What is the reality of the situation? Same as above. Men and women are both beings of nature and beings of intellectual and volitional consciousness. They possess a physical, emotional aspect that is of nature and that is and will always be gendered; and they possess an intellectual and volitional nature in which men and women are the same. Many leaders of feminism, operating from the position of the intellectual and volitional nature, have denied women the right to their physical, emotional nature, and in so doing have alienated many women, severely sabotaging the cause of women’s empowerment and women’s rights.
What, then, is social progress? If there is such a thing as a social progress, it can be summarized in one word: Choice. I do not of course mean the abortion debate, which was a manufactured controversy to tie up liberal resources in the battle over abortion while leaving them away from addressing real issues such as domestic violence; I mean choice over one’s lifestyle and over one’s self. Choice – meaningful, real choice – is the essence of freedom. The more meaningful choices that people have, the greater the freedom, the more advanced the society.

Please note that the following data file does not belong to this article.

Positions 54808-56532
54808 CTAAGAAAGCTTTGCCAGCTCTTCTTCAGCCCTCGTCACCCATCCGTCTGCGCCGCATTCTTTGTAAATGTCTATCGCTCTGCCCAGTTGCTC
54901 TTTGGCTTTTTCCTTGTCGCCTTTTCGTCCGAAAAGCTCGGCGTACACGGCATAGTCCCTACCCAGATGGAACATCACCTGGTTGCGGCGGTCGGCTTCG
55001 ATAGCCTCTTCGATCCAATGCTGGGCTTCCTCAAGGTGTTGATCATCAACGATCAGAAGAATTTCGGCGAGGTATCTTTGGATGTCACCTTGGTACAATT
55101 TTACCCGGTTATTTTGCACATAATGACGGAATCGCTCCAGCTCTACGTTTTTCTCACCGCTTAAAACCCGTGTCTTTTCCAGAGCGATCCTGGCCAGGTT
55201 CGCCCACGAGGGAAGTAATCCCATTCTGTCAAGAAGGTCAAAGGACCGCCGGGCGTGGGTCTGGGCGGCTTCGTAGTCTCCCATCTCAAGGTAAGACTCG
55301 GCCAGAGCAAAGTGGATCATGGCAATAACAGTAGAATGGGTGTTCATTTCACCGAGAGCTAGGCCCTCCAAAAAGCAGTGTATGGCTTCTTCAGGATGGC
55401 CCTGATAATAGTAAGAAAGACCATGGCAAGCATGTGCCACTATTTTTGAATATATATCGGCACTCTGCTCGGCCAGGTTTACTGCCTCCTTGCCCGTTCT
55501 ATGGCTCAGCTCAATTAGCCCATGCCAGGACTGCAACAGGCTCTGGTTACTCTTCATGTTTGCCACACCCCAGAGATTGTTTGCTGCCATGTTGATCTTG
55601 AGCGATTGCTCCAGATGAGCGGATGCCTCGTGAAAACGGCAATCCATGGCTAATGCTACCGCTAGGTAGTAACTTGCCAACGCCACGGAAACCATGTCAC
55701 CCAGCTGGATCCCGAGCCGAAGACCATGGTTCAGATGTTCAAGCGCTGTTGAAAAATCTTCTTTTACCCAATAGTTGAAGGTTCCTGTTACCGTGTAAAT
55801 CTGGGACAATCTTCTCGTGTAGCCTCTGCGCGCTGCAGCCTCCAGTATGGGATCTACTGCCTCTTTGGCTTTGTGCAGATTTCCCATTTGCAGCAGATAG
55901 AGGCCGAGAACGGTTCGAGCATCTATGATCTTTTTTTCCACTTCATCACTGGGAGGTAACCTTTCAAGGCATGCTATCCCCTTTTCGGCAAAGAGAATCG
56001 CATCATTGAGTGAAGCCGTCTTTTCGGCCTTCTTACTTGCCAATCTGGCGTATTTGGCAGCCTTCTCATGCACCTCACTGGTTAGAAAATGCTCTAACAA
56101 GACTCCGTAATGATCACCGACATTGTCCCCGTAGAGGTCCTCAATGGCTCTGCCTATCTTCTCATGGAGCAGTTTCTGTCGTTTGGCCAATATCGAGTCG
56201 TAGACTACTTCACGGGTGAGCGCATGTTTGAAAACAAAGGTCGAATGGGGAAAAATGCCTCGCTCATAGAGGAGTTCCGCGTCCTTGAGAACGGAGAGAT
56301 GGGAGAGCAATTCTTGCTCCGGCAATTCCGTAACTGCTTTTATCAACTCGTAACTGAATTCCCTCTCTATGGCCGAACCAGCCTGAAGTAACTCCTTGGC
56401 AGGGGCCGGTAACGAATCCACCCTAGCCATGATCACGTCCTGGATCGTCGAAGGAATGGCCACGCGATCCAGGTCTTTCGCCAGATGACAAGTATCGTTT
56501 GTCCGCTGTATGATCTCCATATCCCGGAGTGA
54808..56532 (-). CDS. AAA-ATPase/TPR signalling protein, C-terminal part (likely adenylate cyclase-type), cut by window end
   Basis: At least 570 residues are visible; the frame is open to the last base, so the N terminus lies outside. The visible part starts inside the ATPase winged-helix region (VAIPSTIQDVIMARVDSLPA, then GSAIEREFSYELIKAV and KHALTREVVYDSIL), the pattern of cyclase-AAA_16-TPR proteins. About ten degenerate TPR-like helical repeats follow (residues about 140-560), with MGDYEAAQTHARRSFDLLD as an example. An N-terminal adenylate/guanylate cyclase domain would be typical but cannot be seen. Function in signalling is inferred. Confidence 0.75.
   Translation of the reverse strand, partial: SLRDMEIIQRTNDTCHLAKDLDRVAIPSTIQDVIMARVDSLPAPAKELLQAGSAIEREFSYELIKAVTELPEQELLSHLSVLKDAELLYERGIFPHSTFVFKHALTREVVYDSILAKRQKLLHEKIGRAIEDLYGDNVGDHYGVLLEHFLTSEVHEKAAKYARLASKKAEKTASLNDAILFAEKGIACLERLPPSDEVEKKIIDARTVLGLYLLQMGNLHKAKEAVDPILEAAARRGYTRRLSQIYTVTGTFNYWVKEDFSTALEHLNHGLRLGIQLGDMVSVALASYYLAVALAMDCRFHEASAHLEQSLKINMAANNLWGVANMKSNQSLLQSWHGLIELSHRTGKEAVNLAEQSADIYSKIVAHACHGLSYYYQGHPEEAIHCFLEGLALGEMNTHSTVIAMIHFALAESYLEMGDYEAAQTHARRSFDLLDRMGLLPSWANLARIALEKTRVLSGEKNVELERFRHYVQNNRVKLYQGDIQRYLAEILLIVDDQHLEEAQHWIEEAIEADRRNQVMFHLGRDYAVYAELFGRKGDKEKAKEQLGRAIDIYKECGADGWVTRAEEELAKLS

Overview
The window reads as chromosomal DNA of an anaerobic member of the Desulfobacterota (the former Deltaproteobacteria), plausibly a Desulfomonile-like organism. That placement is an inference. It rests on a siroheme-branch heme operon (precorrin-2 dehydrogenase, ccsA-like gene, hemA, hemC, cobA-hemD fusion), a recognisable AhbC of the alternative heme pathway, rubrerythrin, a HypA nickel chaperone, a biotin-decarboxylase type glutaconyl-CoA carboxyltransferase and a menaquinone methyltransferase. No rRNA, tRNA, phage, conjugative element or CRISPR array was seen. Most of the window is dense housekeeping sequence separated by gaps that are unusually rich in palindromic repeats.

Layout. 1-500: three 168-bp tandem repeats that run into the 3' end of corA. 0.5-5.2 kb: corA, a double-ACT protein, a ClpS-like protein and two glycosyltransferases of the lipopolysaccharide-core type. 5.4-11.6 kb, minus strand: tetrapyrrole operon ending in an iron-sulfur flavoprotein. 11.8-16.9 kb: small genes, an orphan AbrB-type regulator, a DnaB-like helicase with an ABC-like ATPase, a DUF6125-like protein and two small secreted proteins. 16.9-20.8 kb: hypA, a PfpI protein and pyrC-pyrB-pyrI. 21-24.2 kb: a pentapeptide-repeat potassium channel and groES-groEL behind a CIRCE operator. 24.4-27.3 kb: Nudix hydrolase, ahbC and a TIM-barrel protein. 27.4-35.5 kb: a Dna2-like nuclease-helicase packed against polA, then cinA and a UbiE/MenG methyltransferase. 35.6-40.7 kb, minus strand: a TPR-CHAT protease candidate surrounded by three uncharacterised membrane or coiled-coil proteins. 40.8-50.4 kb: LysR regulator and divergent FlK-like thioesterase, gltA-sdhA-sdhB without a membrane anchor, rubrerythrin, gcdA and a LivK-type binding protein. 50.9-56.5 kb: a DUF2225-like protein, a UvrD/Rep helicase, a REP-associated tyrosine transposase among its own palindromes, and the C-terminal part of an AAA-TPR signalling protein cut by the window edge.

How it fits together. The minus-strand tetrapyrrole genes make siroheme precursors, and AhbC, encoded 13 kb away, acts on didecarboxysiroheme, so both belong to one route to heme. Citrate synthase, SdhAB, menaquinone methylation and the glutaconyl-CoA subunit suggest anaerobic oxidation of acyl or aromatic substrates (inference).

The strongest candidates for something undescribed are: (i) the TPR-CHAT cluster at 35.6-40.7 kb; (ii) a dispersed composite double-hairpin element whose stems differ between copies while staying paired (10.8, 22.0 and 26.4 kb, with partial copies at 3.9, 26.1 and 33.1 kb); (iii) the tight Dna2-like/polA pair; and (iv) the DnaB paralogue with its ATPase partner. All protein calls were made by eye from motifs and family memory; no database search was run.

I mean therefore more people having a chance at a life that they would want. In matters of man-woman relationships, it means creating better relationships that work both for the women and for the men according to facts of male and female physical and emotional nature. And in matters of business, science, politics, and all other endeavors involving intellectual and volitional nature, it means women attaining complete equality with men.
This, once again, is based upon a calculus that the human being contains aspects that are congruent with nature and aspects that are uniquely human. In matters concerning aspects that are uniquely human, is applicable the rational and progressive logic of full equality. In matters that are natural and gendered, is applicable the logic congruent with that gendered nature: The logic of men and women coming together in fruitful relationships to fulfil their gendered nature and to produce and sustain new life.